• Social factors—including unstable/unreliable caregiver system, history of recurrent medical noncompliance, and history of or current recreational drug use.



In addition to these factors, relative contraindications include elevated but reactive PVR, history of malignancy, stroke, elevated panel reactive antibody (PRA), significant hepatic dysfunction, and/or significant renal insufficiency. In these cases, multiorgan transplantation might be considered.


A typical transplant evaluation consists of laboratory and imaging studies, pulmonary function testing and exercise testing, cardiac catheterization, and various consultations. These consultations include social work, financial, nutrition, psychology, and indicated subspecialty consults. Box 37.1 summarizes this evaluation. The goal of laboratory evaluation, in addition to blood typing and PRA profile, is to identify infectious risk factors and overall end-organ and metabolic health. Imaging studies—including magnetic resonance imaging (MRI)/magnetic resonance angiography and/or computed tomography (CT) angiography—may assist surgical teams in planning the transplant procedure as well as assessing suitability of potential donors, particularly in children with complex congenital heart disease. A cardiac catheterization is generally indicated to determine cardiac indices as well as PVR and reactivity.



• BOX 37.1

Heart Transplant Evaluation





  • Laboratory Testing




    • Chemistry




      • Complete metabolic profile with electrolytes, hepatic panel, uric acid, lactate dehydrogenase, and blood urea nitrogen and creatinine



      • Fasting lipid profile



      • Thyroid function testing, other metabolic evaluation as indicated



      • Urinalysis




    • Hematology




      • Complete blood count with differential



      • Coagulation panel



      • Blood typing and blood group antibody screening




    • Immunology




      • Panel of reactive antibody




    • Infectious disease




      • Viral testing for cytomegalovirus, Epstein-Barr virus, herpes, human immunodeficiency virus, human T- cell leukemia virus, varicella, toxoplasmosis, and other studies as indicated



      • Hepatitis panel




    • Cardiac catheterization and other imaging as needed (magnetic resonance imaging, computed tomography)



    • Exercise testing



    • Psychosocial evaluation



    • Financial consultation



    • Other subspecialty consultations as required





Panel reactive antibody


The PRA is an immunologic test routinely performed to determine a recipient’s antibody response to human leukocyte antigens, a protein that coats human cells and is unique to each individual. Exposure to nonself human proteins results in production of antihuman leukocyte antigen (anti-HLA) antibodies, a phenomenon known as sensitization. Sensitization to HLA can occur with administration of blood products, implantation of nonself human tissue into the body, use of a ventricular assist device, or pregnancy. The former two often occur in children undergoing palliative or corrective surgery for congenital heart disease. Anti-HLA antibodies may also develop spontaneously.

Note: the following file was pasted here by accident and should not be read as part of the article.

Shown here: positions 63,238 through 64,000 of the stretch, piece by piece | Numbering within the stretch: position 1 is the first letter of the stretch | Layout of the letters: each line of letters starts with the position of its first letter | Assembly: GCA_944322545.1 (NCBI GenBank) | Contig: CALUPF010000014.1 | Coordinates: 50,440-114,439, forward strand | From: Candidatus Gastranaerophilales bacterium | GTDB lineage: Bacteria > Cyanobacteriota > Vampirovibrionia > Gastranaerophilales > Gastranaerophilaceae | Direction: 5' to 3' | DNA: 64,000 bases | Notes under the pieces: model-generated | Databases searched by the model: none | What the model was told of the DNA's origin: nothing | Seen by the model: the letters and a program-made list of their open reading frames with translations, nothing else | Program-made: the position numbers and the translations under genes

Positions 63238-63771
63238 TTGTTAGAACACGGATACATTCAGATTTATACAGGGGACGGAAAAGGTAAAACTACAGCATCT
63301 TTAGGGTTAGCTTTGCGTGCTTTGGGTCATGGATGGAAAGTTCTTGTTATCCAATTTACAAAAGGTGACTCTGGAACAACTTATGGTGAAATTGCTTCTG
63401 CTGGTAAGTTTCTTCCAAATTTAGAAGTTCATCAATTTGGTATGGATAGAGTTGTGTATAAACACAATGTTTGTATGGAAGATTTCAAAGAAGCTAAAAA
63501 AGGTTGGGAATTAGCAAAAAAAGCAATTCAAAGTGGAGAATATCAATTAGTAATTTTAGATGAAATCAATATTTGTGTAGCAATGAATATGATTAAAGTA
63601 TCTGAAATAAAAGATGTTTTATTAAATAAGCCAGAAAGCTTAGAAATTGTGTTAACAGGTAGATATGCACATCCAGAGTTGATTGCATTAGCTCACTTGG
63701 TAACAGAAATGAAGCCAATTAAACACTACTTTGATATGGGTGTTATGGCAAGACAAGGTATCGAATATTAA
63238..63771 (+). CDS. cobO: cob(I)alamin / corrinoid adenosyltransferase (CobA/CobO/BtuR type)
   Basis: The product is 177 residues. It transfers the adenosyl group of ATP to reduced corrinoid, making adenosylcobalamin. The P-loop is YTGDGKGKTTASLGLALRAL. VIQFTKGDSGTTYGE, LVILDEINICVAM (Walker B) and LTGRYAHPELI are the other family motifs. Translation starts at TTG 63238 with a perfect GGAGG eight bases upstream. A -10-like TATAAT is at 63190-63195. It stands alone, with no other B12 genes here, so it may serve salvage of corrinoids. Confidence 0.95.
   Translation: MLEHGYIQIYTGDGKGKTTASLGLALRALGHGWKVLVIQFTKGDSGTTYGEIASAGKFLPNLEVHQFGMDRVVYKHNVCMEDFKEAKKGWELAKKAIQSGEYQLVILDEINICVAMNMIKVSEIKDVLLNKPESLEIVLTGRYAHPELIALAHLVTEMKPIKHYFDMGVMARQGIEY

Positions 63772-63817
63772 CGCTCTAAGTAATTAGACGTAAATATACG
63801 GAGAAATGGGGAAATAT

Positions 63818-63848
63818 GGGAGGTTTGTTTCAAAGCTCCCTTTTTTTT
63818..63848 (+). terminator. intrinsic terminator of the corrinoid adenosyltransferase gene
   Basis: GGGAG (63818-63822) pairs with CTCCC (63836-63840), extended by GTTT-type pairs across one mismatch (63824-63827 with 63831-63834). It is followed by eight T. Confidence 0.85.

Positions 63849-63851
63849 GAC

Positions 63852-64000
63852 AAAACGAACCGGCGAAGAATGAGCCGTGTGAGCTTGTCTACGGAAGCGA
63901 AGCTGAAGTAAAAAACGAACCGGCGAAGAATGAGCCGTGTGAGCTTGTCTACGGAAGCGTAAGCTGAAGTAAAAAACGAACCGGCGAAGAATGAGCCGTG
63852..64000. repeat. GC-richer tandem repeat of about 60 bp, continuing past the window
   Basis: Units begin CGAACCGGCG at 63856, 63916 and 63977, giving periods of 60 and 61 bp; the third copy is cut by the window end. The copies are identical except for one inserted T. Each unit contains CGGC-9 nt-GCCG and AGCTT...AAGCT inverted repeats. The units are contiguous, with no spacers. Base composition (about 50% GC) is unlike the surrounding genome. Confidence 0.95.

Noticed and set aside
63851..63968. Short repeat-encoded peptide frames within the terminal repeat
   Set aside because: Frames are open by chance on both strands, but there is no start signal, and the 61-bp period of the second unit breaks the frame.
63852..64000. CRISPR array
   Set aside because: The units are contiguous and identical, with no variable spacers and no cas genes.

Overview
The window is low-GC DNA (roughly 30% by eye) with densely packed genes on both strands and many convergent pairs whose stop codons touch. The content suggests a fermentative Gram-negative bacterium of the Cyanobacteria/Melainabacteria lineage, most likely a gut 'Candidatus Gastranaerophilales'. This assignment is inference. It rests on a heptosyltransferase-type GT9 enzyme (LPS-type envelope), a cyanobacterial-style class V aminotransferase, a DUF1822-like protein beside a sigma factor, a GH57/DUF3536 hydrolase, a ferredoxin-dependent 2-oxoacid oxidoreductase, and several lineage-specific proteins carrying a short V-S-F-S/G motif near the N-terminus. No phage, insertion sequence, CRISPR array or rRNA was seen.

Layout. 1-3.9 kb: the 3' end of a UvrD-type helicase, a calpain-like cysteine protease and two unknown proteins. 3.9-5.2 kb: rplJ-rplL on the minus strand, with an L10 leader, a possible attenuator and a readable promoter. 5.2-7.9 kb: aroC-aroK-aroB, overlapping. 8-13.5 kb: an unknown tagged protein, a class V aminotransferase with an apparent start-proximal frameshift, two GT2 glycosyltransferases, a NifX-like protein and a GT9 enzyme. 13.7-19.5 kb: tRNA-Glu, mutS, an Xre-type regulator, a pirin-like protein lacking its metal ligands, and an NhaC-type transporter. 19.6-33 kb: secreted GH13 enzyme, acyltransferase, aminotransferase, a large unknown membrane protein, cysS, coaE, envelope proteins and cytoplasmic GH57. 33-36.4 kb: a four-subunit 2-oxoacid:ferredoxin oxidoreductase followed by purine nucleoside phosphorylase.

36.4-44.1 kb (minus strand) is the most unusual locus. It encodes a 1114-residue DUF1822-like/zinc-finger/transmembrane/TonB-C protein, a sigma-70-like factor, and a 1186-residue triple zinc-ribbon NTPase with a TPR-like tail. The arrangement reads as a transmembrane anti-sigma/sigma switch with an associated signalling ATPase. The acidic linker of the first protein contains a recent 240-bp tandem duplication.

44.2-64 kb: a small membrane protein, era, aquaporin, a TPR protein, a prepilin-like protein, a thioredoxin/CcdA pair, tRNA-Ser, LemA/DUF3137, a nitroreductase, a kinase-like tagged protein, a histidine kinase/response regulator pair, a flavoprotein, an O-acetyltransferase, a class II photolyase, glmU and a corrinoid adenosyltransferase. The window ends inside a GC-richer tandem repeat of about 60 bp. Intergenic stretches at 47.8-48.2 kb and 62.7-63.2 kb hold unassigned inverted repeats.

HLAs are divided into two classes, class I and class II, and are specified by a letter (A, B, C, DR, DQ) and number code (e.g., A2, B8, C6) based on the molecular structure. The PRA test is performed by exposing a potential recipient’s serum to the lymphocytes of a panel of about 100 blood donors. Results are reported in percentage of positive reactions within the panel from 0% to 100%. Thus, if a recipient reacts to 50 of 100 samples, the PRA is 50%. This test is reported for class I and class II antigens separately. Current testing is predominately performed with Luminex beads, which allows for HLA specificities to be reported. In other words, a list of antigen codes producing a positive antibody reaction can be generated. These would be the undesirable antigens in a donor that could stimulate production of undesirable donor-specific antibodies (DSAs) and give a positive crossmatch. Knowing these antigens allows a virtual crossmatch to be performed comparing the donor HLAs with the list of anti-HLA antibodies of the recipient. A positive virtual crossmatch is likely to give a positive retrospective crossmatch if that heart were to be implanted.


The presence of DSAs is associated with antibody-mediated rejection and can reduce the longevity of the cardiac allograft. A PRA of more than 10% has historically been associated with decreased posttransplant 1-year graft survival. Strategies exist to reduce anti-HLA antibodies pretransplant, although variable in success, as well as strategies posttransplant to reduce the impact of DSAs, predominately with plasmapheresis. PRA in patients with repaired or palliated congenital heart disease can often be over 80%.


Transplant listing


Once all the components of the evaluation are complete, candidates are presented at the respective center’s listing conference. Key members of the listing conference include the transplant medical director, medical transplant team and transplant coordinators, transplant surgeons, social workers, and the center’s financial counselors. Each candidate is presented and all medical data are reviewed, along with recommendations from all consultants. At that time, a determination is made as to whether or not it is appropriate to list a candidate for transplant; if a candidate is found to be unsuitable, the team should determine what steps, if any, could be taken to make the candidate more suitable. If a candidate is suitable for listing, as of 2020, there are currently three active listing statuses in which to place candidates and one inactive status. Box 37.2 summarizes the United Network for Organ Sharing (UNOS) status allocation for pediatric heart transplantation.